Al Gore now richer than Mitt Romney
With the sale of Current TV, the former vice president's fortune is pegged at more than $300 million.
A lot has changed for former Vice President Al Gore, who left the White House with a reported $1.9 million net worth.
That puts his net worth well ahead of that of former presidential candidate Mitt Romney, who has an estimated fortune of $230 million and was often mocked for being out of touch with ordinary Americans during the election.
Gore's wealth accumulation began soon after he left the White House in 2001. Apple (AAPL) tapped him in 2003 to serve on its board, and the former vice president held more than 100,000 shares and options in the tech company as of Dec. 17, according to a regulatory filing. That makes Gore's stake worth more than $56 million, based on Apple's recent trading price.
Google hired Gore to serve as a senior adviser on environmental issues in 2001, a role he held for three years. He doesn't have a formal financial relationship with the company currently, Forbes.com reports.
Gore also has his hand in a global investment company called Generation Investment Management, which he founded in 2004 with ex-Goldman Sachs (GS) executive David Blood. Together, Blood and Gore have reportedly built a company with assets under management of more than $6 billion.
The truth is, serving in the White House often proves beneficial to a person's financial health.
Take a look at former President Bill Clinton, who since leaving the White House has built a net worth of about $38 million, helped by income as an author and public speaker. He's able to command speaking fees of more than $700,000, although more typically he is paid in the $500,000 range for his public events, reports CNN.com.
Still, Gore's new wealth may strike some people as being at odds with his image as an environmental do-gooder.
Conservative television host Bill O'Reilly condemned Gore as a hypocrite, citing a report that he wanted to sell Current TV to Al-Jazeera before higher taxes kicked in on Jan. 1.
Other people have pointed out that Current's sale to Al-Jazeera, which is backed by Qatar, "reeks of irony," given Qatar's oil-based economy, which might not jibe with Gore's environmental message from "An Inconvenient Truth."
Gore's net worth might not be as high as Forbes estimates: Bloomberg, for one, pegged his profit at $70 million from the Current TV sale. If that's the case, his net worth might be only $270 million or so -- but that's still higher than Romney's.
More on Money Now
- Self-driving cars roll into CES
- College football wins more fans and ad dollars
- Sushi mania: 489-pound tuna sells for $1.76M
Now you are pushing for Muslim brotherhood to infiltrate our country and beliefs. Thanks. And you dodged paying your fair share. Oh, and I just can't wait until you begin to sell air to each and every human being on earth. You're a genius!
That's so awesome, Al, our pal!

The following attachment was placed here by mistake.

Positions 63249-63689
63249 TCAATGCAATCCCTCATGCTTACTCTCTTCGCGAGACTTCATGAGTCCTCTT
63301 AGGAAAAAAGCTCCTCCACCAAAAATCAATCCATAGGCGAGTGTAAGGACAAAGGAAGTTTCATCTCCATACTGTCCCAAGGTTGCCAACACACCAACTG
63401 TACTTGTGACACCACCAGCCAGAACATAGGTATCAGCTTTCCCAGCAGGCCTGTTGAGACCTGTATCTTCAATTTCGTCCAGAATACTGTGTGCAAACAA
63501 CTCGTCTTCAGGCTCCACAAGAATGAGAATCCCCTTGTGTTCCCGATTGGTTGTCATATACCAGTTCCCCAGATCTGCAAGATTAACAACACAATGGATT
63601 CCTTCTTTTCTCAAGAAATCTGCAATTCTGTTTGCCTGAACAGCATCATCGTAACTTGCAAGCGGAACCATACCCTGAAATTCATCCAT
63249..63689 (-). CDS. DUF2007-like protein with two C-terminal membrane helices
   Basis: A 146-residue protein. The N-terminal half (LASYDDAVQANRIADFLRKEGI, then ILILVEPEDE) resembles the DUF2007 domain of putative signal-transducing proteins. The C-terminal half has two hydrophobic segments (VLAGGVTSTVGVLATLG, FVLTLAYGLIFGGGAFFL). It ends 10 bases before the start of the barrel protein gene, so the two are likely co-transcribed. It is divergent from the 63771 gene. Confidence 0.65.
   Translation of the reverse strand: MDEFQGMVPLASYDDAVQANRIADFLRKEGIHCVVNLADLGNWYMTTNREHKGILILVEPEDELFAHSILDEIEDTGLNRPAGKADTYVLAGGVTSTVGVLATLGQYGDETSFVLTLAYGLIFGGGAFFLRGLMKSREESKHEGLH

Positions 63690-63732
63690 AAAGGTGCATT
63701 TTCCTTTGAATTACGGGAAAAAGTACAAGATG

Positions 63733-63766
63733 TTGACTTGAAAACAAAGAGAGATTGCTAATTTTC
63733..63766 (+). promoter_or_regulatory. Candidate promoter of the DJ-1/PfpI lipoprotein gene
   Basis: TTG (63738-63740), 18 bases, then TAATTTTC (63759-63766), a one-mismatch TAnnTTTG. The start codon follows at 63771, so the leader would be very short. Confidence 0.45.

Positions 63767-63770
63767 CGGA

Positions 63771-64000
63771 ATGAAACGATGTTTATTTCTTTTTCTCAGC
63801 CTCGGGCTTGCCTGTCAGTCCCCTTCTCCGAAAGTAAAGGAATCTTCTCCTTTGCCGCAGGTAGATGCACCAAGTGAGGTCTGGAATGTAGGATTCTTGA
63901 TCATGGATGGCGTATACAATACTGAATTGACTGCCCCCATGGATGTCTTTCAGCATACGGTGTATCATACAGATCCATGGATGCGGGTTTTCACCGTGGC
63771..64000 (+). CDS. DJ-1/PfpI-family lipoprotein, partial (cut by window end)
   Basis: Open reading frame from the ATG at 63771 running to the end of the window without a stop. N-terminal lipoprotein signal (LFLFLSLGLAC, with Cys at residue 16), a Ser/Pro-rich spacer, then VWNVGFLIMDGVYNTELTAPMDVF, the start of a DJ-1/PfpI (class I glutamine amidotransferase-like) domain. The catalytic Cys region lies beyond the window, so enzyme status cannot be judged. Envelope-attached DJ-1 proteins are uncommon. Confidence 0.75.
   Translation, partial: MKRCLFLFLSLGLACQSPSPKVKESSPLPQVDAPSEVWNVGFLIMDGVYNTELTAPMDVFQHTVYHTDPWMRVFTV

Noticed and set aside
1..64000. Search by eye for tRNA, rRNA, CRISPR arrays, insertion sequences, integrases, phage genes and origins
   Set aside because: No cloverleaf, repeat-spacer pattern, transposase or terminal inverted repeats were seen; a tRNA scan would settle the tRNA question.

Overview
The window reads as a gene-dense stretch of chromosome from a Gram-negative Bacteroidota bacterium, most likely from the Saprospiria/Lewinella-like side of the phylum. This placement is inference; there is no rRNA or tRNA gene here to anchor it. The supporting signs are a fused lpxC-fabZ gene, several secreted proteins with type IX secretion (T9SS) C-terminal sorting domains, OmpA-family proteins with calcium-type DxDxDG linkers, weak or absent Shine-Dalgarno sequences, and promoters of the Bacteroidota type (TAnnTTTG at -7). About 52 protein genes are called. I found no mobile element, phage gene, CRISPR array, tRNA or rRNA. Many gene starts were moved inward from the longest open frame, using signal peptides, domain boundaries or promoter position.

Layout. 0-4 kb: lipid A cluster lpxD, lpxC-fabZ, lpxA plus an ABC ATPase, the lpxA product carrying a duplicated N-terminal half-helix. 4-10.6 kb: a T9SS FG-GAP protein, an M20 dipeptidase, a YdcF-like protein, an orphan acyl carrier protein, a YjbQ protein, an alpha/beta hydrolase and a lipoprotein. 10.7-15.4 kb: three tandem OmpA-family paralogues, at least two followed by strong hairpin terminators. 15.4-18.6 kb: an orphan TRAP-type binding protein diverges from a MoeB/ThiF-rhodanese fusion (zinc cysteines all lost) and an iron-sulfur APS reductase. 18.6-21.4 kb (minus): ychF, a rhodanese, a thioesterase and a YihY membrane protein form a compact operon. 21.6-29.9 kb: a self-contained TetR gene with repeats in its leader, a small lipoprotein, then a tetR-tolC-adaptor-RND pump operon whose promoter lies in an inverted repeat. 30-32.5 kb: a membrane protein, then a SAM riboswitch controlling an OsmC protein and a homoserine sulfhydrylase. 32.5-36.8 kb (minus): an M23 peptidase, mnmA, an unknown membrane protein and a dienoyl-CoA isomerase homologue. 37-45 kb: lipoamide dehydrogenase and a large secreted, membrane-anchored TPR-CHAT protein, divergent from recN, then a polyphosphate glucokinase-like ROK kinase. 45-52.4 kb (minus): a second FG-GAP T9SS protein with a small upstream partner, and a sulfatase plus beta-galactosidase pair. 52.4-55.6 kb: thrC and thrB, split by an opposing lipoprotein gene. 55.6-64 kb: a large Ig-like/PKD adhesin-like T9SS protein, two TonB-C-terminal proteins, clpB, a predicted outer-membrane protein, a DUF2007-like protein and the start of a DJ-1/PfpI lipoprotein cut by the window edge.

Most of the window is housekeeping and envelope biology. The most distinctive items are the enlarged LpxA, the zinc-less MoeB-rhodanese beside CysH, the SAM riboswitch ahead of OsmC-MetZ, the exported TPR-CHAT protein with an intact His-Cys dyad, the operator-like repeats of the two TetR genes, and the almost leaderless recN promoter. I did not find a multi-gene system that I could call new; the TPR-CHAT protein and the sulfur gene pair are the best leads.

What a jerk! I totaly agree with itnm on this one.
Liberal hypocrites love to hate the rich conservatives.
Look at brad pitt and most of hollyweird.
Never ceases to amaze me how the Democrats are supposedly for "the little guy" and the middle class, defending them against the mean Republican rich guys, but they themselves are rich capitalists.
They give little if any to charity but want all us upper middle class workers to fund the welfare class who are on the government dole.
Mat 16:26For what is a man profited, if he shall gain the whole world, and lose his own soul? or what shall a man give in exchange for his soul?
Copyright © 2013 Microsoft. All rights reserved.
Quotes are real-time for NASDAQ, NYSE and AMEX. See delay times for other exchanges.
Fundamental company data and historical chart data provided by Thomson Reuters (click for restrictions). Real-time quotes provided by BATS Exchange. Real-time index quotes and delayed quotes supplied by Interactive Data Real-Time Services. Fund summary, fund performance and dividend data provided by Morningstar Inc. Analyst recommendations provided by Zacks Investment Research. StockScouter data provided by Verus Analytics. IPO data provided by Hoover's Inc. Index membership data provided by SIX Financial Information.
A report finds local governments are lacking when it comes to ensuring folks can secure a living wage and necessary benefits.
- Oklahoma tornado losses in hundreds of millions
- Chick-fil-A thrown back into gay marriage debate
- Some of France's richest taxed more than 100%
- Farmers cultivate drones as new high-tech tool
- Apple's overseas hoard unfair to taxpayers
- Why hugely profitable ESPN is laying off workers
- Tornado shelters become a vital business
- Victoria's Secret won't sell cancer 'survivor' bras
- DC is doing nothing to fix the economy
U.S. equity futures continue to hover near their highs with the S&P 500 futures up 0.2%.
The major Asian bourses ended mostly lower, but Japan's Nikkei (+1.6%) outperformed after the latest Bank of Japan meeting. The central bank noted the "economy has begun to pick up," and that it is watching JGB yields carefully. The 10-yr yield ticked above 90 basis points before slipping back to 89 ... More
More Market News